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    [QUOTE=terri1033;6799905]
    Quote from Patti_RN
    “I am a nurse and the mother of a son with schizophrenia. It has been a long and heartbreaking task,which is still ongoing. I take care of his needs,but feel guilty I am not doing enough. He lives on his own,with me seeing him almost everyday. I worry about when I am gone,I am already 55 years old. His sister tries to help,but has a family ,full time job,etc. He is very resistive to a group home,what can I do? THANK YOU for everyone out there who does Psych nursing, I live it every day,work 11-7am in a state run vet home. THERESA GORTON LPN
    Hugs, Theresa. Guilt is a wasted emotion, but one few caring people can rid themselves of. Your son is lucky to have you, and lucky that you're in his life. I understand completely when people can't take the stress and heartbreak any longer and exclude their schizophrenic family member from their lives. The crazy behaviors, the delusions, the resistance to common sense are really hard to deal with. But, you've endured and stuck it out with him. I admire that tremendously--you have nothing to feel guilty about.

    There may be a time when he will need to go to a group home and it won't be his first choice, but it will keep him safe. And, in the end, that's our ultimate goal for our kids--keeping them safe in the world. As you know, life with a schizophrenic family member can be all consuming and sadly, no matter what you do or how much you do it, there is no magic formula.

    To those who have never lived it: schizophrenia is one of the cruelest illness in the world. Without warning, a young, bright, charming kid turns into a person you can no longer recognize or relate to. Medical illnesses rob us of our abiliities, but often strengthen our personalities, reinforce our relationships, and solidify our values. Mental illness destroys relationships, forces family members to make choices where none of the options are desirable, and it causes uninformed others to make unfair judgments and assumptions.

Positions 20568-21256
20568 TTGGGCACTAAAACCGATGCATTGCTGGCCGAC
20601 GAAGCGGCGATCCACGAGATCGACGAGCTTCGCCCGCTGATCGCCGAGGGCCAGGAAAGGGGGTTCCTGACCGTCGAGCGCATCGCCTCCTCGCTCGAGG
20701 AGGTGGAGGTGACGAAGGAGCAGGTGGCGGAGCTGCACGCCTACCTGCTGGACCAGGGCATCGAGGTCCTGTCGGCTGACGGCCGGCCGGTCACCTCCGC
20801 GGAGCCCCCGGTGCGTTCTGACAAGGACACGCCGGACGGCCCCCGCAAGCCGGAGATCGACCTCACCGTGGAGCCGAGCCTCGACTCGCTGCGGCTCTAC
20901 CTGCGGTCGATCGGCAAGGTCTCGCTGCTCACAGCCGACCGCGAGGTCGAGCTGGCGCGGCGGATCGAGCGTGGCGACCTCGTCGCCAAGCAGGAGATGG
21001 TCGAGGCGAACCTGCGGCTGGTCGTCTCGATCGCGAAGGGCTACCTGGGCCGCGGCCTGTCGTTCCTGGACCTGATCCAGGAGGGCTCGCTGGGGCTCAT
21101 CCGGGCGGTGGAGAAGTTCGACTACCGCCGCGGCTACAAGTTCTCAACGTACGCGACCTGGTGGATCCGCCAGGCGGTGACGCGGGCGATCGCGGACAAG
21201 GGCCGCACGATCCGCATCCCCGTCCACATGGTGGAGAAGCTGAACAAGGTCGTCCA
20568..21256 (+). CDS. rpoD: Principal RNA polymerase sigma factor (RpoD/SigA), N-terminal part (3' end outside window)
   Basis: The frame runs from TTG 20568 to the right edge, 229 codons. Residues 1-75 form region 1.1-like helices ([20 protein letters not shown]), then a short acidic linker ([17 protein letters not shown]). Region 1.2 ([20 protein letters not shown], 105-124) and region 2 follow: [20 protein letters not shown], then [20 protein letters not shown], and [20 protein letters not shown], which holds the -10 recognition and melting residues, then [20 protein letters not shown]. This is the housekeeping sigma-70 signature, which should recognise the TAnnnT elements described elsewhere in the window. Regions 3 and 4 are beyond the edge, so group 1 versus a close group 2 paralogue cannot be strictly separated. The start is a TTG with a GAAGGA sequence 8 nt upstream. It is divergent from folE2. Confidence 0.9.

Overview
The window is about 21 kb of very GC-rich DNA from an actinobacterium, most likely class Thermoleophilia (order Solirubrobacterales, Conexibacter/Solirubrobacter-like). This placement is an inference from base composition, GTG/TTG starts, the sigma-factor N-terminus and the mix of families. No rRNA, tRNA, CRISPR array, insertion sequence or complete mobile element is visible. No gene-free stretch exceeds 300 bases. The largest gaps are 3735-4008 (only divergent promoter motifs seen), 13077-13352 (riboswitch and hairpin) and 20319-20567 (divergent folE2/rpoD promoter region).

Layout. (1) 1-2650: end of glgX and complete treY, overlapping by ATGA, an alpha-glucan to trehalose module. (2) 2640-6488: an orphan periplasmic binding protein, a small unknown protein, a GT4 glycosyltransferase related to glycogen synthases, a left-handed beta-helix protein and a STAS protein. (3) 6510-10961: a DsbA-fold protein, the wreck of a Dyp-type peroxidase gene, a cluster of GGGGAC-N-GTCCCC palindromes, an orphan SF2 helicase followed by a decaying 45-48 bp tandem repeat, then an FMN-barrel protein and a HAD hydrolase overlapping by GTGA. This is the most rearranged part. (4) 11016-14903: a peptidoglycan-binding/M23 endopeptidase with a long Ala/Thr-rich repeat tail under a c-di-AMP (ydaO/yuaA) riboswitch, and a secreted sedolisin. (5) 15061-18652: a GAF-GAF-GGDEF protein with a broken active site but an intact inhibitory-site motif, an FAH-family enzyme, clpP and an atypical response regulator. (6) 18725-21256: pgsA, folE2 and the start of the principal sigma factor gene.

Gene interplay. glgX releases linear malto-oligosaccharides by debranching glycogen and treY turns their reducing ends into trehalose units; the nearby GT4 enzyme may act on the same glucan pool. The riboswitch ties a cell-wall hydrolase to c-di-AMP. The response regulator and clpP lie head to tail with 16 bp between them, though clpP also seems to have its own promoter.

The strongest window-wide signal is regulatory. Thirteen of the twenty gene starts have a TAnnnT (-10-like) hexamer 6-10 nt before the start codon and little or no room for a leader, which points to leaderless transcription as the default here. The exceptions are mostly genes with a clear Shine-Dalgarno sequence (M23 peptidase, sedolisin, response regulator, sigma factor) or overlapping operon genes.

To parahprase what a mother of a schizophrenic son once told me, "When my husband had cancer, we bonded as a family, and our friends and neighbors supported us. When my son's mental health spiraled downward, my entire support system disappeared--all that was left were those who criticized and gave me unhelpful advice."


    You're not alone, virtually every mom with a child with schizophrenia has similar stories and heartbreaks. Do you know of any support groups for family members?

    Theresa, I wish you and your son luck and all my best wishes. PM me if you're so inclined.
    VivaLasViejas likes this.
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    Well said! A great reminder of why I continue as a "psych" nurse (inpatient) even though I often overhear comments about how it isn't "real" nursing and we just "babysit the crazies". I also have several family members with mental health issues so I can empathize with my patient's and their families. Unfortunately it seems that many of the newer generation entering this area of nursing see only the diagnosis and forget that there is a human being with feelings and worth connected to the diagnosis. I intend to print your the story of "Bev" and put it on the message board in the break room at work with the hope that it will help improve the care and practice on our small impatient unit.